McCain on Cruz claim: 'It's an outright lie'

Story highlights

  • "Do you know that the Republican Party has never once nominated a Reaganite to be president since 1984?" Cruz asked a crowd in Iowa on Saturday
  • "It's an outright lie," Arizona Sen. John McCain told CNN in a phone interview

Ames, Iowa (CNN)Texas Sen. Ted Cruz on Saturday urged Republicans to do something that he claimed had never been done before: nominate a Republican who supported Ronald Reagan for president in the 1980 primaries.

"Let me give you an amazing statistic," Cruz told a packed house at the Gateway Hotel in Ames, Iowa. "Do you know if you define as a Reaganite anyone who supported Ronald Reagan in the 1980 primary, do you know that the Republican Party has never once nominated a Reaganite to be president since 1984? Every single nominee since 1984 opposed Ronald Reagan in the 1980 primary. "
    The pitch was clear: GOP voters now have the first chance since Ronald Reagan to nominate someone in the mold of Ronald Reagan. "I'm 45 years old," he said. "I have never once had the opportunity to go to a general election ballot and vote for a Reaganite on the ballot. We are inches away from doing that right here."
    Is it really true that all of the other Republican nominees since Reagan's reelection contest in 1984 were not only Johnny-come-latelys to the Reagan Revolution, but opposed Reagan in those primaries?
    "It's an outright lie," Arizona Sen. John McCain told CNN in a phone interview, adding that he firmly considers himself a Reaganite since his return from Vietnam. "Reagan had an emotional attachment to the (prisoners of war), so not only did we support him, we worshipped him."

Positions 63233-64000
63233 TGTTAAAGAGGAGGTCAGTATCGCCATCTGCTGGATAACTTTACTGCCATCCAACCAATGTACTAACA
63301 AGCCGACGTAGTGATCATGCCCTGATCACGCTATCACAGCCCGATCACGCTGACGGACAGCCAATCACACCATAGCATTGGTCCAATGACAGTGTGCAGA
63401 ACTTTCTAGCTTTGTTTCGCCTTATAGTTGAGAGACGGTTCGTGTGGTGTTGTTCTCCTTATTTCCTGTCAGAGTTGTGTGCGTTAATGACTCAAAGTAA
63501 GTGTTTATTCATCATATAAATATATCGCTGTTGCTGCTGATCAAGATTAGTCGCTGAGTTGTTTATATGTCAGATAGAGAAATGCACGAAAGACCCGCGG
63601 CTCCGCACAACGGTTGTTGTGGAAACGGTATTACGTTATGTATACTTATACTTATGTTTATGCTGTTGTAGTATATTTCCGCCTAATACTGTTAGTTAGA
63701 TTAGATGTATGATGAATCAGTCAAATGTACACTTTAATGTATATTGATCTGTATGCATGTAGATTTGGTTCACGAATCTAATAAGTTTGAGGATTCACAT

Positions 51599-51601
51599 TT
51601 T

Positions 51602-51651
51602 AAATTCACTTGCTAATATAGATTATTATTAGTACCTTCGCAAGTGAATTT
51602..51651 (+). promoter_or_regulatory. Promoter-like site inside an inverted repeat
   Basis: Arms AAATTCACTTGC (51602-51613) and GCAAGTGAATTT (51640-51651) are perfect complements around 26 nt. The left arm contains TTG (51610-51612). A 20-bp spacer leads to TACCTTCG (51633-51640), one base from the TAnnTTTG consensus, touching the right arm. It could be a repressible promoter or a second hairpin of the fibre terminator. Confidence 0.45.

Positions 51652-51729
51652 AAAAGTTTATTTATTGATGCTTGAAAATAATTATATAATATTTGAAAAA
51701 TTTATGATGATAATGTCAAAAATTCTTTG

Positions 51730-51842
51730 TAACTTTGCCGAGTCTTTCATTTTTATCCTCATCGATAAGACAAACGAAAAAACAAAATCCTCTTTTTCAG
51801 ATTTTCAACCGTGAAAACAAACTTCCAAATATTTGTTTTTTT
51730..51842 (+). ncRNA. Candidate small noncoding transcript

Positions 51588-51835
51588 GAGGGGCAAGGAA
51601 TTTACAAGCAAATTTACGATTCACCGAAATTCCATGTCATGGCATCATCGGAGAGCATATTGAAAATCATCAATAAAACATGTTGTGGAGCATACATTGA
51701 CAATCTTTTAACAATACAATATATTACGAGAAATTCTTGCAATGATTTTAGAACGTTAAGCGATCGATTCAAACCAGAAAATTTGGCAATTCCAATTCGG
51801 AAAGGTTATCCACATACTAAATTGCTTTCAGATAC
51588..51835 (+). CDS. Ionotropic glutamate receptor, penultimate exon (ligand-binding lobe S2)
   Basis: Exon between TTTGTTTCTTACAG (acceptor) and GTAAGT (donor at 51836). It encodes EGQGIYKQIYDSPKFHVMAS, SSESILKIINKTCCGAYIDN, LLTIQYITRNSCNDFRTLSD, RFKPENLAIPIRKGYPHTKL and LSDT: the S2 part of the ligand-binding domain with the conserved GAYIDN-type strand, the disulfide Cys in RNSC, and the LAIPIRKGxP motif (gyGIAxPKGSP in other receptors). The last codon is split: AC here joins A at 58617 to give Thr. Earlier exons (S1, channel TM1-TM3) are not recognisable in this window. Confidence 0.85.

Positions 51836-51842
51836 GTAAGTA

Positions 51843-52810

The 2008 Republican nominee fondly remembered that Reagan held parties for the POWs upon their return to the U.S. from captivity in Vietnam, including festivities in Sacramento and San Francisco. "He wore a POW bracelet," McCain recalled. "It was very clear as early as 1973 that we appreciated his support and supported him -- all the POWs, including me."
    McCain did not formally retire from the U.S. Navy until 1981, so he acknowledges he did not publicly and formally endorse any candidate for office until after then, because he was not permitted to do so under military regulations.
    McCain "wasn't a public supporter" of Reagan, Cruz spokesman Jason Miller responded. "So the statement is accurate."
    McCain ran for Congress in 1982 as an ardent supporter of Reagan and continued to work hard for the Reagan agenda once there.
    "I was a foot soldier in the Reagan revolution," McCain told CNN. Even if his support wasn't public because of Navy regulations, "I supported him when he ran for president in 1976, and, of course, in 1980. To say otherwise is ludicrous."
    Romney could not be reached for comment.
    Other Republican nominees since 1980 include George H.W. Bush -- who challenged Reagan in those primaries -- and his son, George W. Bush, so they don't qualify as early Reagan supporters during that process. And 1996 Republican presidential nominee Senator Bob Dole also ran in the 1980 primaries, disqualifying him as well from this Cruz litmus test.
    McCain and Cruz have clashed before. The Arizona senator once described Cruz and his allies as the Senate's "wacko birds," and earlier this month, he said questions about Cruz's eligibility to be president -- the Texan was born in Canada -- were "worth looking into."